I love to read and can get very attached to my opinions, but recently I've been learning not to completely lose my head when people disagree with me, so feel safe to argue with me whenever you wish ;)
Hmmm. So Sense and Sensibility wasn't quite what I expected. There's something kind of different about it from the other Austen novels I've read so far (Pride and Prejudice, Mansfield Park, and Northanger Abbey). I think in general there's less of a sense of permanence to the characters--where the other novels Austen will show examples of bad marriage decisions and characters basically stuck in their situations, like Charlotte Lucas and Maria Bertram, relationships really tend to shift in this book. There's less of an emphasis on social propriety and more of the emotional perspectives behind all the characters. People have a lot more room to maneuver according to their preferences in this story, though of course, that doesn't necessarily mean they make better decisions. In spite how emotionally messy this book can get (which by the way also totally took me by surprise--it made me realize how contrived the plotting of P&P and NA could sometimes be, compared to S&S), just about everyone gets happy endings, and pretty realistic ones at that.(show spoiler)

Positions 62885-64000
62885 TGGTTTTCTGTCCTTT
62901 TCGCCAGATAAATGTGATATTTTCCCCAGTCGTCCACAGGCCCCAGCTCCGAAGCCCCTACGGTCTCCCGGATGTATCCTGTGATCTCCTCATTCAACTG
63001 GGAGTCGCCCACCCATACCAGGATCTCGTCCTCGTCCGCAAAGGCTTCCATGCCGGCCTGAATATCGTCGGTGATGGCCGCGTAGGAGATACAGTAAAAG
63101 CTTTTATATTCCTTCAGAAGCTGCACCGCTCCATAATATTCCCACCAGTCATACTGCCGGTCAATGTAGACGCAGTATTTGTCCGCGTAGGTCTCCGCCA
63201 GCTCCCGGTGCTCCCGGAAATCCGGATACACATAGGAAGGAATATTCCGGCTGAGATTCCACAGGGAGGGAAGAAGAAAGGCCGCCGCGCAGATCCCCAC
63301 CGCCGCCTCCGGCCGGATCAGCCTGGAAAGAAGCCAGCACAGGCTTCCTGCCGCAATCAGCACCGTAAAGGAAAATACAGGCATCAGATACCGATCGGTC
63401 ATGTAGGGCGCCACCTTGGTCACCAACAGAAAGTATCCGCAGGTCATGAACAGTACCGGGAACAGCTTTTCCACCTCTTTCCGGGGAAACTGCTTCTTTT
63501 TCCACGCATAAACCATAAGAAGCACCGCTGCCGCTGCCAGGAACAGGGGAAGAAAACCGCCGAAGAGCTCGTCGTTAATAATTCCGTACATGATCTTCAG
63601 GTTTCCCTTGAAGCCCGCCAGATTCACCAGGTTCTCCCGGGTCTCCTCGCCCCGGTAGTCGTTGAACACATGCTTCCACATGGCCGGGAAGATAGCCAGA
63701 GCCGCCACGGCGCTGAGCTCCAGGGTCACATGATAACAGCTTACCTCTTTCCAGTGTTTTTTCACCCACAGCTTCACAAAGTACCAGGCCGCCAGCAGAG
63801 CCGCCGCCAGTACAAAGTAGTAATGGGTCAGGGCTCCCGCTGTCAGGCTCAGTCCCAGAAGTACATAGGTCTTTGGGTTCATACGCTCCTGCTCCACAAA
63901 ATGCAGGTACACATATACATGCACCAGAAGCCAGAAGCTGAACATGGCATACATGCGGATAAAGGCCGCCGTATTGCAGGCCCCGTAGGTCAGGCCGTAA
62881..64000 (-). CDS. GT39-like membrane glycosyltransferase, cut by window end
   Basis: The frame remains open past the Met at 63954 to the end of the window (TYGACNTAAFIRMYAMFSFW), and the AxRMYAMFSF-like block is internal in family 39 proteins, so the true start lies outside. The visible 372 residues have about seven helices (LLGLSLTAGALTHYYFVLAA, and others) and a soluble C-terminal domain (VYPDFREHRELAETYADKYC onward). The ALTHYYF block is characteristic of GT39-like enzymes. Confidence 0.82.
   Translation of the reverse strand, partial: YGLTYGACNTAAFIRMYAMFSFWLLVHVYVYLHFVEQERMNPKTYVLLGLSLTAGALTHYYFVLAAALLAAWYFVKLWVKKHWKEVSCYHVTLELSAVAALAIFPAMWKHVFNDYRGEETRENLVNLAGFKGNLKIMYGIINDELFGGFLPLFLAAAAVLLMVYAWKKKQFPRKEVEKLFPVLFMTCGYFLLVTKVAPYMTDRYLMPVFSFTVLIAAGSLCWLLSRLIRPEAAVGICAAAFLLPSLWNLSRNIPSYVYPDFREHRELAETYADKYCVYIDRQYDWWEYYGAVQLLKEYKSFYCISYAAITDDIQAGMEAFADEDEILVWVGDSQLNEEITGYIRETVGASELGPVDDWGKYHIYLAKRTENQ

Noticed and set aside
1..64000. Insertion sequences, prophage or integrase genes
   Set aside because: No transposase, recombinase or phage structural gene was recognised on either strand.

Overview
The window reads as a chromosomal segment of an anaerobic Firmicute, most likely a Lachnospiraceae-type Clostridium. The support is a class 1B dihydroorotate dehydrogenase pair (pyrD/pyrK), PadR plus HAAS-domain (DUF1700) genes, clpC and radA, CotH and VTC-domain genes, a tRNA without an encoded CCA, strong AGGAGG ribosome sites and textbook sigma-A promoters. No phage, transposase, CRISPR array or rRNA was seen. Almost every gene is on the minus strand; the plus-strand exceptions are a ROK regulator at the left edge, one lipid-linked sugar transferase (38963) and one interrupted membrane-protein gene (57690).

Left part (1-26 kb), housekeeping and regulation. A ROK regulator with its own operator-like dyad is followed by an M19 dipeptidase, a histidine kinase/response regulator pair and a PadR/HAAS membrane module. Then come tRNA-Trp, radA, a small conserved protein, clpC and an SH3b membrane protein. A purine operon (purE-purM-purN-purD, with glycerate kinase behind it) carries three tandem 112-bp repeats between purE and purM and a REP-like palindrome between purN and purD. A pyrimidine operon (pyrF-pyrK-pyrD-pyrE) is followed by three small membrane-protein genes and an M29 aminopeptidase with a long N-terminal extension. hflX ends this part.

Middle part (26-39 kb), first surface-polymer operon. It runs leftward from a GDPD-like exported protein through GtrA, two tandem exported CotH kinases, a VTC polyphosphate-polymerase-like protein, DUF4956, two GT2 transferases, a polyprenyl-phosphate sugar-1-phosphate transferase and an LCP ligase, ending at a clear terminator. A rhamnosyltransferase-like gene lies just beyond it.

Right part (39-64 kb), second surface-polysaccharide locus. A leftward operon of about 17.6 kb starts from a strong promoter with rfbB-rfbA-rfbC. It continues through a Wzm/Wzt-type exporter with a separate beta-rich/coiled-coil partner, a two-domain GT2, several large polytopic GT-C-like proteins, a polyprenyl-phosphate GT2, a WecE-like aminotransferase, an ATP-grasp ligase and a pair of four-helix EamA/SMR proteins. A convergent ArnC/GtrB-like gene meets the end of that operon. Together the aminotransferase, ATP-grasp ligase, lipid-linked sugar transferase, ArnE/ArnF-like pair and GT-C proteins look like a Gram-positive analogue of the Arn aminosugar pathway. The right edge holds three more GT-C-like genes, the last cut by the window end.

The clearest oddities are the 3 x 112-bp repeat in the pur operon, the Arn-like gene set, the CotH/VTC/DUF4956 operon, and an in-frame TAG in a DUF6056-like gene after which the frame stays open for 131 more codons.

Anyway, I think from what I see at least, S&S also gets slightly different reactions from readers. Since the novel is explicitly trying to answer a very fundamental human question about how we approach our lives (emotion vs. logic), there's a lot of room for debate about whether Austen manages to say anything important about it. I guess it's because Sense and Sensibility is a little less structured so the accuracy of the storyline conclusions is more ambiguous. Specifically, a lot of people pointed out the marriage between Colonel Brandon and Marianne--the thematic conclusion makes sense but their relationship doesn't, apparently. Probably this is because we don't actually see them interact a lot for much of the novel. I for one did believe that Colonel Brandon was a pretty well developed character. He's first introduced to us as a person with a sort of reserved personality that hints at something a little deeper--and indeed, we get our expected tragic backstory, which for me added a lot to our understanding of his psychological development. And even though we don't explicitly get Brandon trying to woo Marianne's affections right on the page like we usually do with Austen's lead romantic pairs, I think Brandon's eventual "suitability" as a partner does really shine through, and not just in the way that makes sense on the surface--that he's emotionally and financially stable enough (which Willoughby isn't) to balance out Marianne's more passionate nature. I think it's also because he knows exactly what Marianne has gone through and understands what makes her tick as a person. Like Marianne, he's gone through heartbreak and sorrow and has dealt with it remarkably maturely. He's watched Marianne from the beginning of her relationship with Willoughby and seen how she's slowly come to terms with the fact that her perception of the world is wrong and self-destructive. There's an element of shared experience that isn't there for a lot of Austen couples, e.g. Henry and Catherine, whose relationship I did find a tad unequal and condescending on Henry's part.